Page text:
Sometimes healthy is the enemy of happy.
I’m not arguing against a healthy Thanksgiving. I’m just saying that, sometimes, prioritizing healthy is the wrong way to go. If you have to choose between a healthy and a happy Thanksgiving, choose happy. Happy makes better memories.
Recently I asked members of my FB group, The Happy Bite Parents Network, to vote on their biggest Thanksgiving concerns. Not surprisingly, the #1 response was, children wouldn’t eat any “real” food. When you add in the parents who fear their children will eat too many sweets & treats, and those who anticipate that grandparents will (sometimes secretly) dole out additional treats, that pretty much sums it up: There is a strong desire for a healthy, or even healthy-ish, Thanksgiving.
Now, I did not ask votes to indicate how strong their concerns are. So let me make this perfectly clear: I am not assuming anyone is losing sleep over the Healthy vs Happy Thanksgiving dilemma. I also want to be clear that I’m not making light of, or dismissing anyone’s concerns. My goal is to relieve the stress by shifting the goals.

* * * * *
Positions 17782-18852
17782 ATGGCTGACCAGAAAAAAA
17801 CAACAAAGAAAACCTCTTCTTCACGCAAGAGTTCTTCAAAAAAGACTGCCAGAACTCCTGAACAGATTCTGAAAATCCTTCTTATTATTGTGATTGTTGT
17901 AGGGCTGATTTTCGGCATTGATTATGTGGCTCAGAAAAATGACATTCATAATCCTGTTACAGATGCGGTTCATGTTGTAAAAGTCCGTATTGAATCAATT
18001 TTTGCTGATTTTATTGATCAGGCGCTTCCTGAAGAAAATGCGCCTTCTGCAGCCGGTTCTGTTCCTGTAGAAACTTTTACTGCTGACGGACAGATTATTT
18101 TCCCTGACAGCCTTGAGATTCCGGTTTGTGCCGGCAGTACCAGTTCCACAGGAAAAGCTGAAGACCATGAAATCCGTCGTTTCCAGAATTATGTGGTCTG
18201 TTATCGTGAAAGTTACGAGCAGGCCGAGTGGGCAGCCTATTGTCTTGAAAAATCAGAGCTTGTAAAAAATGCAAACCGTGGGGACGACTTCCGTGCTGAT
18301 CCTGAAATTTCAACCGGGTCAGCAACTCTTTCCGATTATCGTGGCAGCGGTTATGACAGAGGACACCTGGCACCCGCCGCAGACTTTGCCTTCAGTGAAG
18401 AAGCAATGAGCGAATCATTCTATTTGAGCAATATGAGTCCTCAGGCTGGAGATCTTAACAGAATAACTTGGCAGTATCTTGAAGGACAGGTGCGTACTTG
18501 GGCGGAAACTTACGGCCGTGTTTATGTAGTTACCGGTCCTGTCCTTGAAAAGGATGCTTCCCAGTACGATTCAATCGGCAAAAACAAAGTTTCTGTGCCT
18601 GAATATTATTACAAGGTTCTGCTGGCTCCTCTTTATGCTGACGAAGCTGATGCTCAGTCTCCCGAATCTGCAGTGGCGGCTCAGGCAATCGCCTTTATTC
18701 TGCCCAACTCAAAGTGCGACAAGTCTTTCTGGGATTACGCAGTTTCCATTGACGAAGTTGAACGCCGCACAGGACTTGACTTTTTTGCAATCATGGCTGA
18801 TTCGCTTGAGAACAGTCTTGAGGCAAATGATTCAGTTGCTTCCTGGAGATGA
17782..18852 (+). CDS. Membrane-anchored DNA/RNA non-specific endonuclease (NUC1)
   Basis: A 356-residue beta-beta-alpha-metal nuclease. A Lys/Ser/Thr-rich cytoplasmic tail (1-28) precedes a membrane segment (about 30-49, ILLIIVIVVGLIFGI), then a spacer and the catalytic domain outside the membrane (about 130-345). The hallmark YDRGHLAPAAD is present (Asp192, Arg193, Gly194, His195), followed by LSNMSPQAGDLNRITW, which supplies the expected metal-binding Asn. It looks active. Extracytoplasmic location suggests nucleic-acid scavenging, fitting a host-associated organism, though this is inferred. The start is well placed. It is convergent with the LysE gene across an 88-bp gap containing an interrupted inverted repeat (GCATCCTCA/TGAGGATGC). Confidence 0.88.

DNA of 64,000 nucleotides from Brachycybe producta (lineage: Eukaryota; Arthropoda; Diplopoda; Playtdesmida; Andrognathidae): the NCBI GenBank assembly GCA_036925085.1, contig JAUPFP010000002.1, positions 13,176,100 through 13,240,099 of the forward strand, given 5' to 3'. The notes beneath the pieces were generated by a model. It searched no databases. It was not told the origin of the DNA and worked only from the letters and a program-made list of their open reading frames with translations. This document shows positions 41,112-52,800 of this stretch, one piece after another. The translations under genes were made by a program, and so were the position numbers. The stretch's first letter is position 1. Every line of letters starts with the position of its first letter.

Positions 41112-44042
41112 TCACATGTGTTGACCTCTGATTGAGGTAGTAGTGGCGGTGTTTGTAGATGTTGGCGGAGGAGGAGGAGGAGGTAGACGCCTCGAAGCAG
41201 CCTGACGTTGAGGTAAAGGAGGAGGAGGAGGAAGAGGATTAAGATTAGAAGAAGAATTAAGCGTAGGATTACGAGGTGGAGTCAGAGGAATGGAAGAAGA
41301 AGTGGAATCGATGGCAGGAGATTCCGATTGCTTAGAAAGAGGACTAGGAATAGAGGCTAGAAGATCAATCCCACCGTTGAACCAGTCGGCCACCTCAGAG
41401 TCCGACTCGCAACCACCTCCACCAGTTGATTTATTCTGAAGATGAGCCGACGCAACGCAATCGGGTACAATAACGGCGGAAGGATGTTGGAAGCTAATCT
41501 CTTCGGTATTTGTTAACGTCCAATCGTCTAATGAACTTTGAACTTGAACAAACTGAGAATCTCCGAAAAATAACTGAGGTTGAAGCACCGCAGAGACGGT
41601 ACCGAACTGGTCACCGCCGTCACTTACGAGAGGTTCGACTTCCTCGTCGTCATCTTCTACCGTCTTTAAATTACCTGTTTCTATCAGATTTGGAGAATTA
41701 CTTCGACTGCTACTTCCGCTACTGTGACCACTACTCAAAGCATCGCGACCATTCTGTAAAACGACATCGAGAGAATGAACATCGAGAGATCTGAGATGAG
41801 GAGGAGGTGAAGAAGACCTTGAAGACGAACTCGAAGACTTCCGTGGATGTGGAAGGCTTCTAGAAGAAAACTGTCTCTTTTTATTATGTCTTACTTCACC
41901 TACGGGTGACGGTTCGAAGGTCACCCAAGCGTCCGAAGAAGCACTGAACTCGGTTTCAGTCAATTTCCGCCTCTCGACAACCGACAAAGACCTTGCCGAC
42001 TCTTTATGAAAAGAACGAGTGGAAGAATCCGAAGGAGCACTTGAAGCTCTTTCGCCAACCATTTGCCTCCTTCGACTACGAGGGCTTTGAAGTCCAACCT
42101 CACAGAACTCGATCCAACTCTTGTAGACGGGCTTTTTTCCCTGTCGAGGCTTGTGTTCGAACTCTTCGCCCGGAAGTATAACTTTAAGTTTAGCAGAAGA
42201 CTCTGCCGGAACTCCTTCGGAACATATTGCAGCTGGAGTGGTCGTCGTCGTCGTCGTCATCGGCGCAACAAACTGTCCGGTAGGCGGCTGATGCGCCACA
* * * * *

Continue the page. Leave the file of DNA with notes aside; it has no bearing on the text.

I’m sure that I’ve missed some categories and some nuances, but this Happy Thanksgiving-ometer is meant to represent an idea. Don’t take it literally.
The ideal happy – kids eat well without a struggle. In some families (ok, most families) that hardly ever happens. As healthy eating declines, arguing rises. So pick the point on the Happy Thanksgiving-ometer that’s realistic in terms of happy. Let the rest go.
Does it matter if your kids eat nothing but sweets on Thanksgiving?
Not really. Is it ideal? Not really. But let’s put it in a bigger context. The principle of proportion works two ways.
- Daily Proportion: Eat healthy food most frequently over the course of the meal and the day.
- Big Picture Proportion: Eat healthy food most frequently over time.
Big Picture Proportion is the skill kids need to enjoy a lifetime of healthy eating that includes a lifetime of Happy Thanksgivings as well.
That’s my hope for parents too. Happy Thanksgiving.
~Changing the conversation from nutrition to habits.~